process of booting from the floppies.  Which is what I’m about to do.   I’ve
placed the kern.flp floppy in the drive and I’ve restarted the machine.

well, well!  What do you know!  I’m seeing the BTX bootstrap loader as I
type.  OK.  Now it’s asked me for the mfsroot.flp floppy.  
Things are looking good! The rest of this section is divided up into the various screens
which are presented by the installation process.  Each heading pertains to a
particular screen.  Please refer to this document as you proceed through the screens.

Kernel Configuration

OK.  Now I have the Kernel Configuration Screen on my screen. 
I’m going to choose Start kernel configuration in full screen visual mode
In this screen you will be asked to remove any conflicts which exist within the system.
  Basically, the system is designed to be generic and work with most systems.  
What you need to do is remove the things which you don’t have.  I’m sorry, but I
can’t be more specific than that.  For me, I have no SCSI devices, so I remove all of
them.  I also don’t have tape drives etc.  Whatever you do, don’t remove the
system console or you won’t have a screen.

If you want this information be saved and
used permanently, see Saving and using the kernel change
.   Otherwise, you’ll have to reenter that visual configuration screen
each time you boot.  Your other option is to make a custom kernel,
which I recommend you do in any case.

Novice Install

After you save your changes and exit this screen, you will be presented with /stand/sysinstall
Main Menu
.  I selected Novice Install.

FDISK Partition Editor

On this screen, I choose to delete the wd0s2 partition because it’s the one I created
using fips.  Well, didn’t create it by name, but I checked with fdisk under
DOS and verified that the larger partition was the one I created.  It was listed as unknown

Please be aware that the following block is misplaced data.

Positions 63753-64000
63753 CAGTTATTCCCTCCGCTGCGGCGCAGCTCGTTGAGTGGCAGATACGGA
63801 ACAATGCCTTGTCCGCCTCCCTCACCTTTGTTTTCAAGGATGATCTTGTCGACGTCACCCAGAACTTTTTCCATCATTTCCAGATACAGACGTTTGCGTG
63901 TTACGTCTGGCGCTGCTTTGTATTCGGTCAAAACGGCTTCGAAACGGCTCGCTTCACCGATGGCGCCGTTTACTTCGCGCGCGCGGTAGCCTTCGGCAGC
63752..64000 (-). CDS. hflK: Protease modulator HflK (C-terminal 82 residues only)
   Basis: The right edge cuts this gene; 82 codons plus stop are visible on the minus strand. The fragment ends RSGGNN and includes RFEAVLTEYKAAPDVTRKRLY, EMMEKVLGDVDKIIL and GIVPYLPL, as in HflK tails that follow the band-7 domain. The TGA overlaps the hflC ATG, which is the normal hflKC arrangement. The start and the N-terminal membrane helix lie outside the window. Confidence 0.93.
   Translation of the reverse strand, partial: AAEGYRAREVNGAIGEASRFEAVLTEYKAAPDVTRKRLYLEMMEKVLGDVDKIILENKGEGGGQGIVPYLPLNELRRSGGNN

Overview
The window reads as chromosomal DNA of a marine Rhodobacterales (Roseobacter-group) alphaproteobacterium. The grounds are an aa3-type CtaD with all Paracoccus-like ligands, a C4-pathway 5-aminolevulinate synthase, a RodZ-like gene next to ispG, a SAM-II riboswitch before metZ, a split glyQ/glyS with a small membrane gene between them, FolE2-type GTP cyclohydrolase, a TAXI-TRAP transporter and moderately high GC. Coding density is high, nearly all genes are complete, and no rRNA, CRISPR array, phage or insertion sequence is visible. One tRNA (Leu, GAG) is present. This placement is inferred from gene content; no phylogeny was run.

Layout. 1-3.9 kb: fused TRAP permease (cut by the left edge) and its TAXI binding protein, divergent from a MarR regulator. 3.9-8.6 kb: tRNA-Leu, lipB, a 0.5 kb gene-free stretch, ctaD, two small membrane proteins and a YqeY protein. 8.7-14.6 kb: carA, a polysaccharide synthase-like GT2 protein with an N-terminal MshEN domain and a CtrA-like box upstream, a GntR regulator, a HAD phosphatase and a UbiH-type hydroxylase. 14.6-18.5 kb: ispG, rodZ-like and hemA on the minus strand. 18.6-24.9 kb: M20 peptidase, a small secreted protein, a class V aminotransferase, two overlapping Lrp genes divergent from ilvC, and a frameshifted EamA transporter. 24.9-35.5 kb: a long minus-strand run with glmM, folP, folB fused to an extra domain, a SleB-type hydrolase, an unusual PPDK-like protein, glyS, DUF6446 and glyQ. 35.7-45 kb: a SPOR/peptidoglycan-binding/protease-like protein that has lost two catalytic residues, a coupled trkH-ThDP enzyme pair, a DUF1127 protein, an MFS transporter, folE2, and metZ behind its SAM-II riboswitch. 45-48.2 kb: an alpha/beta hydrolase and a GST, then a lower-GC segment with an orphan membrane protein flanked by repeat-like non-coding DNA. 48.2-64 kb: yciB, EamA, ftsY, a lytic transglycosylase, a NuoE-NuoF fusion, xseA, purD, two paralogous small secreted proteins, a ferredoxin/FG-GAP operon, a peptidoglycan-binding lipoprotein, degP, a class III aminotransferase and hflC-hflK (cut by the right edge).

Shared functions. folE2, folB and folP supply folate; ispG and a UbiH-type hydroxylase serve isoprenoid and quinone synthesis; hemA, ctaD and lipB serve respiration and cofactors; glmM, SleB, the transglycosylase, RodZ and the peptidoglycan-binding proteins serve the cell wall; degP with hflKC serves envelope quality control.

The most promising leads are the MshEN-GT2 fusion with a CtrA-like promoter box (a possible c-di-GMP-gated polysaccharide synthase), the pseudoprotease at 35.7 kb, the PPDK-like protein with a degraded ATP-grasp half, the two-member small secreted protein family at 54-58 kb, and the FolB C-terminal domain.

whereas the smaller partition was listed as FAT16, which was clearly my Windows
95 partition.

After deleting this partition, I created a new partition which became the
FreeBSD partition.

Boot Manager

I choose the FreeBSD Boot Manager.

FreeBSD Disklabel Editor

I pressed A for Auto. Then Q for save etc.

Choose Distributions

I choose the Kern-Developer distribution.  Later in this section
you’ll see that this failed and that I tried the minimal installation instead.  I
don’t know why it failed.

Choose Installation Media

I selected DOS.  Then for the DOS Partition, I choose wd0s1

WARNING – file location

As mentioned above, I moved c:\freebsd\bin to c:\bin as it just
didn’t work otherwise.  The message displayed said, more or less, that bin could not
be installed as it was not included in the distribution.  This was a problem with the
version I was installing.  See errata.txt for current

Oh oh!  The install froze

Hmmm, the install has stopped at 69%.  I think I’ve run out of space.  I’ll
try again with just the Minimal Distribution.  That failed at 5%.  This time I
tried again, but under Options I turned on debug.  That means ALT-F2 gives you the
debugging information and ALT-F1 gives you the main screen.

This is going much better
now.   It’s doing a MAKEDEV ALL now!  Woo Hoo!

Post install configuration

The install has finished.  But then it asks you for configuration things.  
Such as Ethernet.  Here’s what I did:

  • I said yes to Gateway and FTP.
  • I chose the defaults for FTP details.
  • I set the Timezone.
  • I added two two users: myself and the system owner.
  • I set the root password.
  • I registered the system.
  • I joined the announce mailing list

The first reboot

OK.  The reboot failed when it was probing ed0.  That’s my fault.
  I don’t think I’ve configured it properly.  So I’ve rebooted and will enter -c
at the boot prompt.  Ouch.  The keyboard only responds to ENTER at that point.
  That’s not good enough!  So I rebooted and tried the UP arrow.  That got
me into a prompt.  Then I chose boot -c.  Then I chose visual.